I suppose it could have been worse.  There will always be….The Black Eyed Peas…

Exploring the Top 100 One Hit Wonders – Men Without Hats – Rhythm of Youth

16 Jan

And we’re back.  You can thank Tide for this, I suppose.

For years, I’ve known that Men Without Hats had another “hit” called “Pop Goes the World”, but I had never heard it.  Until today.

For months now, this ad has been appearing ad nauseum on televisions everywhere:

Cause, they’re called Tide “pops” and the song is called “Pop Goes the World”…get it? Get it?! Oh forget it. Continue reading

Super Short Review – Low – The Invisible Way

28 Dec

cover12905_236187Maybe Travis will be willing to do a longer review for this one, but I can hardly feel compelled.

I was able to see Low for free in the summer of 2011 thanks to Chicago’s awesome summer park series (which they did not really do this past year).  They were excellent.  I could not wait to get home and plow into their catalogue.

Unfortunately, that transition from live to studio didn’t quite resonate with me and I was stuck being in love with a bad that I could never quite delve all the way into, musically.

Now, that’s not to say that last album, C’Mon was bad, but it was certainly not my cup of tea overall.  The only thing I really got out of it was the exceedingly stellar “Try to Sleep“.

Now, it’s the band’s 20th anniversary, and with Wilco’s Jeff Tweedy in tow as producer, they will release The Invisible Way March 18th (making this one of the worst leaks I have ever encountered).

I don’t know if it’s Jeff Tweedy’s fault, or what, but this album is just too reserved.  I’m listening to “Try to Sleep” right now, and with it’s booming drums, the xylophone?, building sonic moments and overall power, there is not one thing on this album that comes close to matching it.  The middle of the album is full of tracks that go nowhere, pleasant acoustic numbers in the same waltz-ish time signature, but without the mystique.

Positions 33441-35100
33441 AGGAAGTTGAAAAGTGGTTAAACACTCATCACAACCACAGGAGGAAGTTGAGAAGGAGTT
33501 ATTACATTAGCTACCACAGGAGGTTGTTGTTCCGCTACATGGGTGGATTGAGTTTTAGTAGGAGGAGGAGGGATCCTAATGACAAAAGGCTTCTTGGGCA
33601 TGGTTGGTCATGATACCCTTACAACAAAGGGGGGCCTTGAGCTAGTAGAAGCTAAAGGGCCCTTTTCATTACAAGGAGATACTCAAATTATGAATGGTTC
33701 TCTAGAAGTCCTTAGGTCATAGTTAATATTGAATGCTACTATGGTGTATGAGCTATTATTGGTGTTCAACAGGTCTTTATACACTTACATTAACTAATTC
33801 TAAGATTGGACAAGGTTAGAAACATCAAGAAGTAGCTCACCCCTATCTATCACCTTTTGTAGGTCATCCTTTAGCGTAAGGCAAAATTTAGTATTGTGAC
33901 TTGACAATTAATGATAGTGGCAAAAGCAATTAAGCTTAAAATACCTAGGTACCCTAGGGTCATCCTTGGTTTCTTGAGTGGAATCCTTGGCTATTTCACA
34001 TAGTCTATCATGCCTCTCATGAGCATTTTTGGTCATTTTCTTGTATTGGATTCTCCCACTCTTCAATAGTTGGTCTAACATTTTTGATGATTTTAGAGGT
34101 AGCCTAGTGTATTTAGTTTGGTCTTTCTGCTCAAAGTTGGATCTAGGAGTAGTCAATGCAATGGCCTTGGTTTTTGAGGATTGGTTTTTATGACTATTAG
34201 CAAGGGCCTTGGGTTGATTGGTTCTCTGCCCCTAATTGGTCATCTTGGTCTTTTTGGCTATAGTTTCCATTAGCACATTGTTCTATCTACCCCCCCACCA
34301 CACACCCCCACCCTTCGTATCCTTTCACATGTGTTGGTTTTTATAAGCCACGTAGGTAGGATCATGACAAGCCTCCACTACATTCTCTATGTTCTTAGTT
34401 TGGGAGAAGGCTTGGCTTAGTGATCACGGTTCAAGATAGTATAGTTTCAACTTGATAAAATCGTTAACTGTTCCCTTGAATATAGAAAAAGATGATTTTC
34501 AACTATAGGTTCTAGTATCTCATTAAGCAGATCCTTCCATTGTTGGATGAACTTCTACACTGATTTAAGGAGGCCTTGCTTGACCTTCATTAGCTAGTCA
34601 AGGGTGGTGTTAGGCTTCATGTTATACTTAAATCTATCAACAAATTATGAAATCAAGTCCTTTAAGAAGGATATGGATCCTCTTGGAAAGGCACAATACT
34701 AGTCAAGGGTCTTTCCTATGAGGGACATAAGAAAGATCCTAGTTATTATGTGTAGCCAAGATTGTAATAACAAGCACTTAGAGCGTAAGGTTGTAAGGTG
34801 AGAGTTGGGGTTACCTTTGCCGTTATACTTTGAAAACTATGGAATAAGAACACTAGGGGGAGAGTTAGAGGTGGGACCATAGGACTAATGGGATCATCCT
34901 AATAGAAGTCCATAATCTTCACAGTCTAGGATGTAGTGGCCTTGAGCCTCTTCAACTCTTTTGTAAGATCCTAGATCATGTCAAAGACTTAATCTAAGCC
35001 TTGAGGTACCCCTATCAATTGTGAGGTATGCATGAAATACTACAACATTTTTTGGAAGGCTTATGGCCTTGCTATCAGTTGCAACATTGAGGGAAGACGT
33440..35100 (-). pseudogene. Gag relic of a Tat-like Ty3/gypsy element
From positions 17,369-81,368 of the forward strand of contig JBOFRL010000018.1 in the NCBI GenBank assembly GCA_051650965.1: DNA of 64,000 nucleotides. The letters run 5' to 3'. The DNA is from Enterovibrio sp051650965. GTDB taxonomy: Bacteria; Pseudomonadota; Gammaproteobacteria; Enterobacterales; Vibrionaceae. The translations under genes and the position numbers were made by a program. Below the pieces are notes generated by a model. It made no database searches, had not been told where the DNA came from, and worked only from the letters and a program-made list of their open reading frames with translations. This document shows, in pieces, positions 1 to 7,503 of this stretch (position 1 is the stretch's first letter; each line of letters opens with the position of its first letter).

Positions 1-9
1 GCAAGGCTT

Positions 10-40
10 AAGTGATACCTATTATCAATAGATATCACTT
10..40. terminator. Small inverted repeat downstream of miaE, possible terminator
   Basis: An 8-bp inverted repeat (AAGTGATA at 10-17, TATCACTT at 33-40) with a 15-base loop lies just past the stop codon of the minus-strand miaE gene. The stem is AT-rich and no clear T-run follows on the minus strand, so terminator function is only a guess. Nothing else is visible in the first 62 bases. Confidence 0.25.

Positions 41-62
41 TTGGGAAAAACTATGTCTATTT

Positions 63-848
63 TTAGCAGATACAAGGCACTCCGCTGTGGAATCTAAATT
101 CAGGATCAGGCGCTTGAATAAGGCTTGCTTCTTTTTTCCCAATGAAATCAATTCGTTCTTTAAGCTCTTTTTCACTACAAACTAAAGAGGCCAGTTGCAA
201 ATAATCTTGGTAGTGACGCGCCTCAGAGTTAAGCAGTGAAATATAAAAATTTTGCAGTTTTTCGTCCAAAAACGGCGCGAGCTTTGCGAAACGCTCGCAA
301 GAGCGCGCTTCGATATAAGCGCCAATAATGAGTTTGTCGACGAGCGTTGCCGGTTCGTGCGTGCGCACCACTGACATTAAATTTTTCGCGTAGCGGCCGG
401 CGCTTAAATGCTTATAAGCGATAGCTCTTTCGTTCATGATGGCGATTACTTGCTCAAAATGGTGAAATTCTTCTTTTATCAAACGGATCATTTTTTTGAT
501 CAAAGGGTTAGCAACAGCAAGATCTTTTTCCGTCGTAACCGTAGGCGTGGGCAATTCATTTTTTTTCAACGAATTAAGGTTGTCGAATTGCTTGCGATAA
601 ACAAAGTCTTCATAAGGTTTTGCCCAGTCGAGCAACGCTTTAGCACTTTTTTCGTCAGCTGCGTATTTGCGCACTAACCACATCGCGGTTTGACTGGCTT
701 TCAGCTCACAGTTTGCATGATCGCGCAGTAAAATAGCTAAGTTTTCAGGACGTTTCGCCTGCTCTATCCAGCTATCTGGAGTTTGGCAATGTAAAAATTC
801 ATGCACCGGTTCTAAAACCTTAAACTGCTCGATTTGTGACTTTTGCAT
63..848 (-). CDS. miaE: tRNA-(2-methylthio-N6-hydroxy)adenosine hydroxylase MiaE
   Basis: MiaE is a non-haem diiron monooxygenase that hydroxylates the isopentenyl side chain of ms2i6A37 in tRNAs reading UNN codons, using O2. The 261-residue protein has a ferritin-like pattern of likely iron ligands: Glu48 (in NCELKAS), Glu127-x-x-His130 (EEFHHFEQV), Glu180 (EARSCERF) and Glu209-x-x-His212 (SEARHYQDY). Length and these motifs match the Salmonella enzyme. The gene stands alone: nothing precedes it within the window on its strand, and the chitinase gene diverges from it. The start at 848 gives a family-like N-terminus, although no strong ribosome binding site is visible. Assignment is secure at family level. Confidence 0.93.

The opener, “Plastic Cup” could have been great if it weren’t for the fact that it’s apparently about a piss test cup.  I thought to myself, “There must be more to it than that” and right as the thought crossed my mind, Alan Spearkhawk (male lead vocalist) sings

Well maybe you should go out and write your own damn song/

and move on

So maybe he really was just screwing with us.  I don’t know.

The best song on the album, by far, is “On My Own”.  Now, there’s the Low I’m looking for.  Big booming drums, screechy guitar.  It’s a great number and it’s not too short either, like a lot of tracks featured here.  Up until this point, most of the album sounded a great deal like a collection of Magnetic Fields throwaways from the Realism sessions.

So, I’ve been harsh, haven’t I?  It’s a nice album, but I doubt it will reach the pantheon of Low releases.  Maybe I’ll change my mind after a few more listens, and you know what? If I do, I’ll let you know.  For now, the only tracks from this I’ll be keeping around are “Amethyst”, “So Blue” and “On My Own”, maybe the closer, “To Our Knees” as well, but that song kept making me think it was going to break into “It Must’ve Been Love” by Roxette at any moment, so perhaps not.

This is definitely the definition of a 6 or 6.5/10.